October 27, 2021

Guthrie cancer center construction to begin next week

Kevin L. Smith/staff reporter

Architect Bob Siegart discusses development plans Wednesday for a new $10.6 million cancer treatment center at Guthrie Cortland Medical Center. Work to build the facility begins next week.

Construction for the $10.6 million Guthrie Cortland Cancer Treatment Center begins in about a week, Guthrie Cortland Medical Center President Jennifer Yartym announced Wednesday.

About 10 neighbors were present for the announcement at the West Main Street parking across the street from the hospital.

Jeremy Thurston, president of Hayner Hoyt Corp. of Syracuse, said his crew hopes to pour concrete near the end of September and work through October to put in the concrete vault for a linear accelerator. He expects completion of the project by Aug. 1.

The crew will set structural steel in late October, Thurston said. Parking, paving, curbing and sidewalk projects will come in the spring.

Yartym said construction was slated for March or April, but was delayed due to the COVID-19 pandemic.

“We’re excited to finally move forward,” she said.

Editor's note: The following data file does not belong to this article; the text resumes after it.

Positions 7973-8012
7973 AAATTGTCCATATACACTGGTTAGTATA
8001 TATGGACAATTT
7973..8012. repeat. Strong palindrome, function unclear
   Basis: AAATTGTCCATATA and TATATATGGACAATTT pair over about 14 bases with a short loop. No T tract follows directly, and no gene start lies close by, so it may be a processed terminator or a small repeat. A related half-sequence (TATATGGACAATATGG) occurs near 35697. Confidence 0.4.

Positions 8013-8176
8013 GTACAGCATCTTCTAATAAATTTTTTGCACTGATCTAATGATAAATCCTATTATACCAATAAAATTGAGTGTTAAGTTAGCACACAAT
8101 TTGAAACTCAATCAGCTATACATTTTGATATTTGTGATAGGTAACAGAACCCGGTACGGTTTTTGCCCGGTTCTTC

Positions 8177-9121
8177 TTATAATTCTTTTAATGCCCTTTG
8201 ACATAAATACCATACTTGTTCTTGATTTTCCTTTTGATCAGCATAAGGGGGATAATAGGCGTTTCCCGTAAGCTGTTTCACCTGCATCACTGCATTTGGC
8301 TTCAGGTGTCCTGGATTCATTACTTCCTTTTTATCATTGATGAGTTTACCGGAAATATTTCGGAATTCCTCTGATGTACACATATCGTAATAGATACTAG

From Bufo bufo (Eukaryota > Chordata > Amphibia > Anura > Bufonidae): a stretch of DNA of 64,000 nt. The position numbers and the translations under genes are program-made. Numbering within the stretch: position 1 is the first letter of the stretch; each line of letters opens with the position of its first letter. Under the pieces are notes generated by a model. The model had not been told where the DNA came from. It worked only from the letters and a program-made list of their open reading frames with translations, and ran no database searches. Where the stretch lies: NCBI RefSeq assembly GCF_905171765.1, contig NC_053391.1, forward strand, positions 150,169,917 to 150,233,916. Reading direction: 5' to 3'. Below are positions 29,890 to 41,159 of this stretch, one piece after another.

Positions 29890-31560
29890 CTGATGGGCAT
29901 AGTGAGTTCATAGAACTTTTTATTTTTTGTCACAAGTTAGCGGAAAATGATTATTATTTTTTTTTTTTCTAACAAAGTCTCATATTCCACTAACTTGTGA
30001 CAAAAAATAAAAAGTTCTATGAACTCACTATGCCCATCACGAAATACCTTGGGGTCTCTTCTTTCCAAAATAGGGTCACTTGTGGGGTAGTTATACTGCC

Two houses were knocked down to make space for the building at West Main and Loope streets, Yartym said. Its main entrance will face the emergency department, said architect Bob Siegart of Schopfer Architects of Syracuse.

Siegart said the plan for the 3-acre site would include bioretention, or rain gardens, using soil, plants and microbes to treat stormwater before it is discharged.

There will also be new lighting, Siegart said, 20-foot-tall shielded LED lamps instead of 30-foot-tall unshielded lights.

The 10,825-square-foot cancer treatment center will bring together radiation and medical oncology with a new linear accelerator and 10 chemotherapy infusion chairs. It will include six exam rooms, an exam/procedure room and a patient meeting room. It will also feature two lab phlebotomy stations and onsite pharmacy, space for four healthcare providers and electronic medical records.

“We think it’s going to be a huge benefit for the community and our patients,” Yartym said.